Substance use and associated factors among preparatory school students in Bale Zone, Oromia Regional State, Southeast Ethiopia
1 Department of Public Health, College of Medicine and Health Sciences, Madawalabu University, Bale Robe, Ethiopia
2 Department of Nursing, College of Medicine and Health Sciences, Madawalabu University, Bale Robe, Ethiopia
3 Department of Psychology, School of Behavioral Sciences, Madawalabu University, Bale Robe, Ethiopia
4 Department of Sociology, School of Behavioral Sciences, Madawalabu University, Bale Robe, Ethiopia
Harm Reduction Journal 2014, 11:21 doi:10.1186/1477-7517-11-21Published: 9 August 2014
The use of cigarettes, alcohol, khat, and other substances is a worldwide threat which especially affects young people and which is also common among the youth of Ethiopia. However, its prevalence and associated factors have not been addressed well yet. Thus, this study aimed to assess the prevalence and associated factors of substance use among preparatory school students in Bale Zone, Oromia Regional State, Southeast Ethiopia.
An institutional-based cross-sectional study was conducted among 603 randomly selected students from five of eight preparatory schools of Bale Zone, Oromia Regional State, Southeast Ethiopia, in March 2013. The sample size was calculated by a single population proportion formula and allocated proportionally for the schools based on the number of students. A pretested structured questionnaire was used to collect the data. The data were analyzed using SPSS version 16.0. Descriptive, bivariate, and multivariate logistic regressions were employed to identify the predictors of substance use.
The overall current prevalence of substance use among the respondents was 34.8% (210). Specifically, 23.6% (102) and 4.6% (28) of the respondents chewed khat and smoked cigarette, respectively. Sex, age, and substance use status of the respondents’ father, mother, siblings, and best friend had an association with substance use. Male respondents were about ten times more at risk of practicing substance use compared to female respondents [adjusted odds ratio (AOR) 11.37, 95% confidence interval (CI) 4.42–29.23]. Respondents whose sibling(s) smokes cigarette were four times more likely to use substance (AOR 4.44, 95% CI 1.11–17.79). Respondents whose best friend chews khat were 11 times more likely to use substance when compared with those whose best friend does not practice the given factor (AOR 11.15, 95% CI 4.43–28.07).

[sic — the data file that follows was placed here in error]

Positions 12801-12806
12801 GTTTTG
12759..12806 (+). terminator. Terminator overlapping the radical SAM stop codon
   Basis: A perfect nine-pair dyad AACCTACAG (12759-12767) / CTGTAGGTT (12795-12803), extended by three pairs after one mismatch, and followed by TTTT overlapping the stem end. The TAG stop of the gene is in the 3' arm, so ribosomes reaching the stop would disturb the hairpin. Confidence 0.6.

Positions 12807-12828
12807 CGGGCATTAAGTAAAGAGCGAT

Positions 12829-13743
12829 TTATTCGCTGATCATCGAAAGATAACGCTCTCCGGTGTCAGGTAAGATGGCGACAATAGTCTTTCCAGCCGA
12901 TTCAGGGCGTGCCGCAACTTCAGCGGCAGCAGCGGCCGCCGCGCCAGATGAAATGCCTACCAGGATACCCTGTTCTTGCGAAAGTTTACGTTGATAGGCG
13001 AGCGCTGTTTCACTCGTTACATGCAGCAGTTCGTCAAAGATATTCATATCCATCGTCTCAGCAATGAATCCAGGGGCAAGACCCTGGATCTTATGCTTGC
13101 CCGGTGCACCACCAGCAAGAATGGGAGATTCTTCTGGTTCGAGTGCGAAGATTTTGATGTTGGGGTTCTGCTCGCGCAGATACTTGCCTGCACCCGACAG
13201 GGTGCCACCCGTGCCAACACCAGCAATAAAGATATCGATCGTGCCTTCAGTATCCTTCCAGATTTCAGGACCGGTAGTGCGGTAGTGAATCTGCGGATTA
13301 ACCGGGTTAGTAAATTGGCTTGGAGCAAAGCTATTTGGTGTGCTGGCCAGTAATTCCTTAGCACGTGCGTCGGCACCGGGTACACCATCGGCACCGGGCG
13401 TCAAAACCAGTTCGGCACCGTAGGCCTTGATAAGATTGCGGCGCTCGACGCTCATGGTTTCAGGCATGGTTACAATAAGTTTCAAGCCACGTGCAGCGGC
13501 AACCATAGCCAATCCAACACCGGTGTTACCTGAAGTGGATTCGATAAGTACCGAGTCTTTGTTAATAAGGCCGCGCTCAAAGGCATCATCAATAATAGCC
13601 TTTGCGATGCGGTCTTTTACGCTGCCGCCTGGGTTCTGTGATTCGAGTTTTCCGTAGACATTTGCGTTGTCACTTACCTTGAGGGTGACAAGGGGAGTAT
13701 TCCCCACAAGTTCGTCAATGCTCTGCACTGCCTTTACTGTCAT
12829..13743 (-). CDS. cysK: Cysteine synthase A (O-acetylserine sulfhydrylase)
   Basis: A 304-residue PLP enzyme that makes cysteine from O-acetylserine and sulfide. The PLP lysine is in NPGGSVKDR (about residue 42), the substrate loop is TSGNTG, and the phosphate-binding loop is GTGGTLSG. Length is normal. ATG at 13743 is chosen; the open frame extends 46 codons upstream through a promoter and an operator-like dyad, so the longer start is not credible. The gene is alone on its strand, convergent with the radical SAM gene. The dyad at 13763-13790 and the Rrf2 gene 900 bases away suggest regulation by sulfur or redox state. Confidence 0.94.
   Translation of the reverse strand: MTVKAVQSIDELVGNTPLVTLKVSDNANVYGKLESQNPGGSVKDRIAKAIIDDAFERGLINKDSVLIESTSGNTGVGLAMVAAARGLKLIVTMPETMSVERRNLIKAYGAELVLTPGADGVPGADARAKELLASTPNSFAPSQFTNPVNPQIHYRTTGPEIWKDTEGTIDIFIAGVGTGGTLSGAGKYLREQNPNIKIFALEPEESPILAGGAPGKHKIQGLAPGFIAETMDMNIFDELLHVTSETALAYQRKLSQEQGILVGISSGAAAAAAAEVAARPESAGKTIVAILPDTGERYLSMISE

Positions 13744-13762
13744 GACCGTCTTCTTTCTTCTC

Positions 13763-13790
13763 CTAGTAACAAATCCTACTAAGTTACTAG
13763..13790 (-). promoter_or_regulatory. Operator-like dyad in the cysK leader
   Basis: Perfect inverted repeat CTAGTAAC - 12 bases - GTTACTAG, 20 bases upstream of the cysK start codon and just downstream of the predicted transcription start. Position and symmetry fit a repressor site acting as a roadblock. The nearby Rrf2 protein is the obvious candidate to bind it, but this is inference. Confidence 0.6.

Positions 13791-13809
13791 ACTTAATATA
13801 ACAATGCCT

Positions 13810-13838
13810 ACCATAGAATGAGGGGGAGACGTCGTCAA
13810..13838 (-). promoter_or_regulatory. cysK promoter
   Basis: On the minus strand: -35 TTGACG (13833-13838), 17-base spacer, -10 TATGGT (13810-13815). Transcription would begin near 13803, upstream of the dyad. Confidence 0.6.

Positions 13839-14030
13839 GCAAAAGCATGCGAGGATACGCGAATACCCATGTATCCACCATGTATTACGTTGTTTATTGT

Respondents whose family uses one or more substances were more likely use substance(s). Respondents whose best friend uses substance(s) were more prone to practice substance use. Fifteen years of age of the respondents was the critical age when they began to practice substance use. Sex and family of the respondents were the predicting factors for them to practice substance use or not. Hence, health extension workers and district health workers should tackle substance use of the respondents through focusing the identified factors.